Scandinavian Working Papers in Economics
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Bank of Finland Research Discussion Papers, Bank of Finland

No 27/2005:
A wavelet analysis of scaling laws and long-memory in stock market volatility

Tommi Vuorenmaa ()

Abstract: This paper investigates the dependence of average stock market volatility on the timescale or on the time interval used to measure price changes, which dependence is often referred to as the scaling law. Scaling factor, on the other hand, refers to the elasticity of the volatility measure with respect to the timescale. This paper studies, in particular, whether the scaling factor differs from the one in a simple random walk model and whether it has remained stable over time. It also explores possible underlying reasons for the observed behaviour of volatility in terms of heterogeneity of stock market players and periodicity of in-traday volatility. The data consist of volatility series of Nokia Oyj at the Helsinki Stock Exchange at five minute frequency over the period from January 4, 1999 to December 30, 2002. The paper uses wavelet methods to decompose stock market volatility at different timescales. Wavelet methods are particularly well motivated in the present context due to their superior ability to describe local properties of times se-ries. The results are, in general, consistent with multiscaling in Finnish stock markets. Furthermore, the scaling factor and the long-memory parameters of the volatility series are not constant over time, nor con-sistent with a random walk model. Interestingly, the evidence also suggests that, for a significant part, the behaviour of volatility is accounted for by an intraday volatility cycle referred to as the New York effect. Long-memory features emerge more clearly in the data over the period around the burst of the IT bubble and may, consequently, be an indication of irrational exuberance on the part of investors.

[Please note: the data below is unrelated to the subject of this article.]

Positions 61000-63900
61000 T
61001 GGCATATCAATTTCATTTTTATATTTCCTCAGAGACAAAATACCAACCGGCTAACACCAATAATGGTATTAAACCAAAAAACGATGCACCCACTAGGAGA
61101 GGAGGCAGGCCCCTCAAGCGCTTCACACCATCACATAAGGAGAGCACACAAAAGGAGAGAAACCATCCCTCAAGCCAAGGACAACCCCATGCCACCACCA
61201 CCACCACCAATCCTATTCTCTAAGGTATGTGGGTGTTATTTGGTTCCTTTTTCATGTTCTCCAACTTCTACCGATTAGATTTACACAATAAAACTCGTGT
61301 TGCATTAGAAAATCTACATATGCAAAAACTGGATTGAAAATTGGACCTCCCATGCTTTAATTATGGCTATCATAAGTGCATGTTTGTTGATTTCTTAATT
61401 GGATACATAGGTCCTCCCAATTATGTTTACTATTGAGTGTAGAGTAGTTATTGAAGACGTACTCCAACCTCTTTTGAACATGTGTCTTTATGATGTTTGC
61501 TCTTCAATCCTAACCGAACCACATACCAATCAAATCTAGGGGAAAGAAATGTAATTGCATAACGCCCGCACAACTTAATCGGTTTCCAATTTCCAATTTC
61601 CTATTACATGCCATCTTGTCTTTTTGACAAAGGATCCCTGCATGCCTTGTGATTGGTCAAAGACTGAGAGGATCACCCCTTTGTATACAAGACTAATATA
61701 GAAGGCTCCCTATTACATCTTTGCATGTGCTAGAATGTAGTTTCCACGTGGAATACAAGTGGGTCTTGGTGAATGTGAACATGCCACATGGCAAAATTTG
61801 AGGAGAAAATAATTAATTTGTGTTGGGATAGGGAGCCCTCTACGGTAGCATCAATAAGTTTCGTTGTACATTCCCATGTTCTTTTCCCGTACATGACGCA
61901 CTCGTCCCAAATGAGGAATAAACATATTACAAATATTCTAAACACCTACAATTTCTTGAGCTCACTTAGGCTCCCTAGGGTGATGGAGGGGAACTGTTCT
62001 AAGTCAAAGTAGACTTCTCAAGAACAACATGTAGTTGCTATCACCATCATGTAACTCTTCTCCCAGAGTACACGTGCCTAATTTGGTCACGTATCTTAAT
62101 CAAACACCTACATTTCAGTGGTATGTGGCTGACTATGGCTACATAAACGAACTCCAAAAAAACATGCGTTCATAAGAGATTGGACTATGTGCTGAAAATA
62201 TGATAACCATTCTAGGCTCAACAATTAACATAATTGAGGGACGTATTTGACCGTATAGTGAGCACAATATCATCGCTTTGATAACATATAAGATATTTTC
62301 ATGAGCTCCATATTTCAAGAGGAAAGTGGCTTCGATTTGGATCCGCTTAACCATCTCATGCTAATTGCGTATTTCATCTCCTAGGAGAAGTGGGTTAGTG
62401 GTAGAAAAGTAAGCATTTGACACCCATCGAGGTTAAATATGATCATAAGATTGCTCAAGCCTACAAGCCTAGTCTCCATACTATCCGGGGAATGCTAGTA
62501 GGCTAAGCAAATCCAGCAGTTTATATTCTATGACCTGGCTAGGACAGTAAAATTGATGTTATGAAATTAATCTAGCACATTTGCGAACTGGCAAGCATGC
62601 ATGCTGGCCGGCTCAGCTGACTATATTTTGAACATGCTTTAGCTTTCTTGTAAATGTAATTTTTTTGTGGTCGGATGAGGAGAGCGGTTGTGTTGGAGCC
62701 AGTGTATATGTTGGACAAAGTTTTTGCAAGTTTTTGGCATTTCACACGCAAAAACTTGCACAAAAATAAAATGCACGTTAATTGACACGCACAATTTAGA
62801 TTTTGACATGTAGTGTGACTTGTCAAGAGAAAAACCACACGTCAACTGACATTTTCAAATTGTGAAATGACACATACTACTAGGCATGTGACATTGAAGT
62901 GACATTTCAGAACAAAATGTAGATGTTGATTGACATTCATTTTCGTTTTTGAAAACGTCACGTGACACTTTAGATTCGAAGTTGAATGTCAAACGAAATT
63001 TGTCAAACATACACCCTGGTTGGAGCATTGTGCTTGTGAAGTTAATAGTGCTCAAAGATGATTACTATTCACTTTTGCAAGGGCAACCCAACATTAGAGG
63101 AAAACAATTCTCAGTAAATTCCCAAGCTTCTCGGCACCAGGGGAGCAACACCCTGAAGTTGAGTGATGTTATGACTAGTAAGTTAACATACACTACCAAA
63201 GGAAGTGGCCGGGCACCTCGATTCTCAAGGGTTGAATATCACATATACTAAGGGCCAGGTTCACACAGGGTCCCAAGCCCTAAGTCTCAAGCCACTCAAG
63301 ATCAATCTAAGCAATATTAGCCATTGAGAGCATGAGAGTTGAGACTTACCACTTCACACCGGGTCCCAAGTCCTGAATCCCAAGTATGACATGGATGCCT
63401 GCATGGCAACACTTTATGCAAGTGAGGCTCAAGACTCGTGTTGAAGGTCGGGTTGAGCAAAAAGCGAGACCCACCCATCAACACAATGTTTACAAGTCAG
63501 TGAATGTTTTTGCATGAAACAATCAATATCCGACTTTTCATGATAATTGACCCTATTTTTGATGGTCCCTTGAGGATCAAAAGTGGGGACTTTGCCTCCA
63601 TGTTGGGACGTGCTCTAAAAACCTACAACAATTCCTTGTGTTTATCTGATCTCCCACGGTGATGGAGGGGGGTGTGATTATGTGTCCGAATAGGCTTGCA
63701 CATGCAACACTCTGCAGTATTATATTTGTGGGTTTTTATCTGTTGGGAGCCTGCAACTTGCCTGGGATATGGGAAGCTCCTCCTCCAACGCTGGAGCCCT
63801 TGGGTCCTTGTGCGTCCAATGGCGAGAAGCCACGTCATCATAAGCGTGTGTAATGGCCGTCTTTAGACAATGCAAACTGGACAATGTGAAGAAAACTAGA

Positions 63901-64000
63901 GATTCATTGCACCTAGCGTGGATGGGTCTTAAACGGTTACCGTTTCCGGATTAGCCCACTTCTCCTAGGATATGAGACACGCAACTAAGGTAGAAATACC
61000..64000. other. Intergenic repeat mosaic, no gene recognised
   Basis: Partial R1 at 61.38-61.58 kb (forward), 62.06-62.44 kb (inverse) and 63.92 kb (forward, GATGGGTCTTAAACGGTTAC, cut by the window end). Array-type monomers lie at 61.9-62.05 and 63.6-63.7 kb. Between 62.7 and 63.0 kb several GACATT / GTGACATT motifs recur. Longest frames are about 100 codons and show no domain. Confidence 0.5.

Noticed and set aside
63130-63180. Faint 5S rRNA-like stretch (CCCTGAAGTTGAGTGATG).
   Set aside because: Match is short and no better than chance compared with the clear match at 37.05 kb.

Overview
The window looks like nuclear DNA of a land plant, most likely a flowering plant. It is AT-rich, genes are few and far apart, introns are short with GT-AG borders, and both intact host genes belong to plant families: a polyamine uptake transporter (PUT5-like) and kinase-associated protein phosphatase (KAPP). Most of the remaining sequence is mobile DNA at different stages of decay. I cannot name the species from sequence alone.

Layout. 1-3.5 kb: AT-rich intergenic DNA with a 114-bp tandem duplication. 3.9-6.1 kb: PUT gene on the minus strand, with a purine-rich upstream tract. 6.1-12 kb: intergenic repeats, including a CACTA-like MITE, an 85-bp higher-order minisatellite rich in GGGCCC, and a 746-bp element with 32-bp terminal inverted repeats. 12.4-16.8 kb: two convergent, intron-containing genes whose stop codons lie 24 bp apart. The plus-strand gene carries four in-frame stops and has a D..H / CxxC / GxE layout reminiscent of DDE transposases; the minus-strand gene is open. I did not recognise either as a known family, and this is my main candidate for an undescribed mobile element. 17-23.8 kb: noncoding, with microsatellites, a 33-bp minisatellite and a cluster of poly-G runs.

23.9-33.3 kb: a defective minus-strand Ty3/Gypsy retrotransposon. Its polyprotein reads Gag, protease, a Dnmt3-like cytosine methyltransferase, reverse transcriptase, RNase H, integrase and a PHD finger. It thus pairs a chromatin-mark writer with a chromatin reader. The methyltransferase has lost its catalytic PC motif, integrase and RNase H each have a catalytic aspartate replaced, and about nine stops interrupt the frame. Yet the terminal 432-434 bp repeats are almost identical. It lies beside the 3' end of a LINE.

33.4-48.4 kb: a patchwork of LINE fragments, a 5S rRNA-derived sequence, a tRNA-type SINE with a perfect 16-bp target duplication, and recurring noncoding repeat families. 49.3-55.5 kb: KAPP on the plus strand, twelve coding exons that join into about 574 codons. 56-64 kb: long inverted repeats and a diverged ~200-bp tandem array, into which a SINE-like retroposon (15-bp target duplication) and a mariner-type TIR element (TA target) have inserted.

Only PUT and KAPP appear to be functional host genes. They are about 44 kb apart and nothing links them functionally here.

Keywords: long-memory; scaling; stock market; volatility; wavelets; (follow links to similar papers)

JEL-Codes: C14; C22; (follow links to similar papers)

44 pages, October 11, 2005

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